Instead of focusing on low-carb, low-protein, or low-fat--focus on high-nutrient density. Try to eat foods that are packed with nutrients for a relatively small calorie load. These are usually whole foods in their natural form, such as lean meats, poultry, and fish; low-fat dairy, beans, lentils, whole grains, vegetables, and fruits. If you eat a diet including moderate portions of these foods at each meal, chances are you're getting a balance of all of the macronutrient groups--fat, carbs, protein--in the correct amounts to provide for weight loss.
Both of these diet approaches may be good for weight loss. However, a diet that is lower in fat will provide more volume or quantity of food for you to enjoy. Ultimately, weight loss will depend on eating fewer calories than you use through exercise and lifestyle choices.
In the low-carb versus low-fat debate low-carb diets when for fast and often un-sustainable weight loss, whereas low-fat diets promote slower weight loss that stays off. However, both of these diets can be changes to promote lifelong health.
Try a low-carb diet that encourages sources of whole grains, vegetables and fresh fruit and limits carbs from refined grains (white flour) and added sugar (sweets, juice and soda-pop).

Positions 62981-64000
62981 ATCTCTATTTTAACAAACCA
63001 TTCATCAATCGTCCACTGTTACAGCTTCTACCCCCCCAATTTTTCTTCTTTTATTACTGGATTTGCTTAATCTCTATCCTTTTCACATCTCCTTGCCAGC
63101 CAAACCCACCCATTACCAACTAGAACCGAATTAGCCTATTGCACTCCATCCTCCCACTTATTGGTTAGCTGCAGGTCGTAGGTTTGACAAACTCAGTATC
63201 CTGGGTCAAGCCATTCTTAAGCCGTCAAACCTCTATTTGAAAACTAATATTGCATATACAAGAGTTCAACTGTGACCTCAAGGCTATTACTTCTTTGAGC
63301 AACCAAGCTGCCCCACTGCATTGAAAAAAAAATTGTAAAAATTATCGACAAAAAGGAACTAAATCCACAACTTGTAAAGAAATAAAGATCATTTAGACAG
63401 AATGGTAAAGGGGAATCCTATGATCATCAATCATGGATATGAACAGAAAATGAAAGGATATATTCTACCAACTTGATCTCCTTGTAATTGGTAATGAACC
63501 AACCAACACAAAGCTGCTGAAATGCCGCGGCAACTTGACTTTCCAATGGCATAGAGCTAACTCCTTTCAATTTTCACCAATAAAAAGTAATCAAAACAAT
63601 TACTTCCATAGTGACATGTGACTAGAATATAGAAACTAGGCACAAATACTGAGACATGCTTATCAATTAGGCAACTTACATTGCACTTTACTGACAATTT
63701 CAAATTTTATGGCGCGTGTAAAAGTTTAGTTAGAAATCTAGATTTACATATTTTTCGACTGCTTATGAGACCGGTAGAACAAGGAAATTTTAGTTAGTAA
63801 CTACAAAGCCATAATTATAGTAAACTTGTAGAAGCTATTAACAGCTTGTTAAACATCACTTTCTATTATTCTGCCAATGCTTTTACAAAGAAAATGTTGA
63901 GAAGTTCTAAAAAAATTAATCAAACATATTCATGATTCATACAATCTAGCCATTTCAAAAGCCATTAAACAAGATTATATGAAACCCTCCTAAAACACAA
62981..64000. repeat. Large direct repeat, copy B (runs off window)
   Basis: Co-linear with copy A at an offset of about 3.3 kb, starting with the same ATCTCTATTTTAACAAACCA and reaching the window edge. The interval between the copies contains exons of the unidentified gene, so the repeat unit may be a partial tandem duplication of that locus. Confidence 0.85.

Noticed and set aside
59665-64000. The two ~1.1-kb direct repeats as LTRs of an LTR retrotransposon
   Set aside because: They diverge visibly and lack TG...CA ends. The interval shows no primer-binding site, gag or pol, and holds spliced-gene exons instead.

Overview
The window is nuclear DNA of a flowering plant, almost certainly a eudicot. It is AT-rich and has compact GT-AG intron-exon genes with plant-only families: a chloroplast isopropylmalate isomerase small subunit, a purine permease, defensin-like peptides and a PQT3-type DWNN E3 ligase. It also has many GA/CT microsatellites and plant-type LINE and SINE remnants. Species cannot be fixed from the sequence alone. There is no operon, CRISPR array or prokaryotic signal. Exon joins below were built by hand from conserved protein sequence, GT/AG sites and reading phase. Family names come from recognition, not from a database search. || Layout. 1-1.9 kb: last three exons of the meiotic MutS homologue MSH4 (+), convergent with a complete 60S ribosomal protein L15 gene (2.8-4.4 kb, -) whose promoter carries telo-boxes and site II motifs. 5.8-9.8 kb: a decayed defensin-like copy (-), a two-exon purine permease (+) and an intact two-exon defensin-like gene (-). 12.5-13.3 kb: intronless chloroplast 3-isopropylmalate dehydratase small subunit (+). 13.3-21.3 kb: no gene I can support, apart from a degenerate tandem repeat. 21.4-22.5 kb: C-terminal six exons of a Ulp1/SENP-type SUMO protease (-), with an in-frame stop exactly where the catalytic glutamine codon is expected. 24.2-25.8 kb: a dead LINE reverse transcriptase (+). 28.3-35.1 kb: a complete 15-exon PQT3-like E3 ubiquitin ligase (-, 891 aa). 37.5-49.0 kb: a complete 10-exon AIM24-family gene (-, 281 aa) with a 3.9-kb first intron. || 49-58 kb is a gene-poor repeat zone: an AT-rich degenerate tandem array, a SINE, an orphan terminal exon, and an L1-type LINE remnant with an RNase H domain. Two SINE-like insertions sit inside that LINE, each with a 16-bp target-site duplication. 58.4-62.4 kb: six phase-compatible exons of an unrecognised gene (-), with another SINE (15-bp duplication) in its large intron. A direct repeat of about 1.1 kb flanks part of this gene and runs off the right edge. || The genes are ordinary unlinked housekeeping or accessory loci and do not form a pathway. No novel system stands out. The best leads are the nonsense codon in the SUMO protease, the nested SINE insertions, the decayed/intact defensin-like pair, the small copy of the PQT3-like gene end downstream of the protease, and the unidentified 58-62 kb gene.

Try a low-fat diet that encourages healthy oils from fatty fish (salmon, tuna, sardines) and nuts/seeds (almonds, walnuts), but limits solid fats from beef, pork, skin on poultry and fried foods.
The best dietary lifestyle is one that promotes all foods in moderation, and more importantly one that you can follow for a lifetime!
It's the lowering of calories that helps you lose weight.
Harvard and Louisiana State University, a two-year federally-financed study included 811 men and women, which showed that cutting calories works, regardless of whether you're emphasizing protein, carbohydrates, or fat.
I recommends you to eat a variety of healthy low calorie foods to lose weight. There are many negative effects (such as gianing the weight back and more) by neglecting even just one of your macronutrients especially card.
Find out more about this book:Rose Reisman's Secrets for Permanent Weight Loss: With 150 Delicious and Healthy Recipes for Success
To lose weight, one must eat the right carbs, the right fats and the right proteins. Focus on high fiber unrefined carbs, monounsaturated and polyunsaturated fats such as found in olive oil, macadamia nut oil, flaxseed oil and fish oil as well as nuts such as almonds, cashews and walnuts. These fats provide the body with the fatty acids needed to support metabolism, satiety and overall health. Avoiding trans-fats (partially hydrogenated oils) and most saturated fats, except perhaps coconut oil. Unlike most sources of saturated fats, coconut oil contains short and medium chain fatty acids which are readily available to the body to be used for energy.
In comparison, long chain fats as found in meat, dairy, etc. are typically stored in adipose tissue and used for energy when needed. All of these nutrients must be consumed in moderation being conscious of portion size. By combining these things with regular exercise, one should be able to reach their weight loss goals without stressing over any special DIET.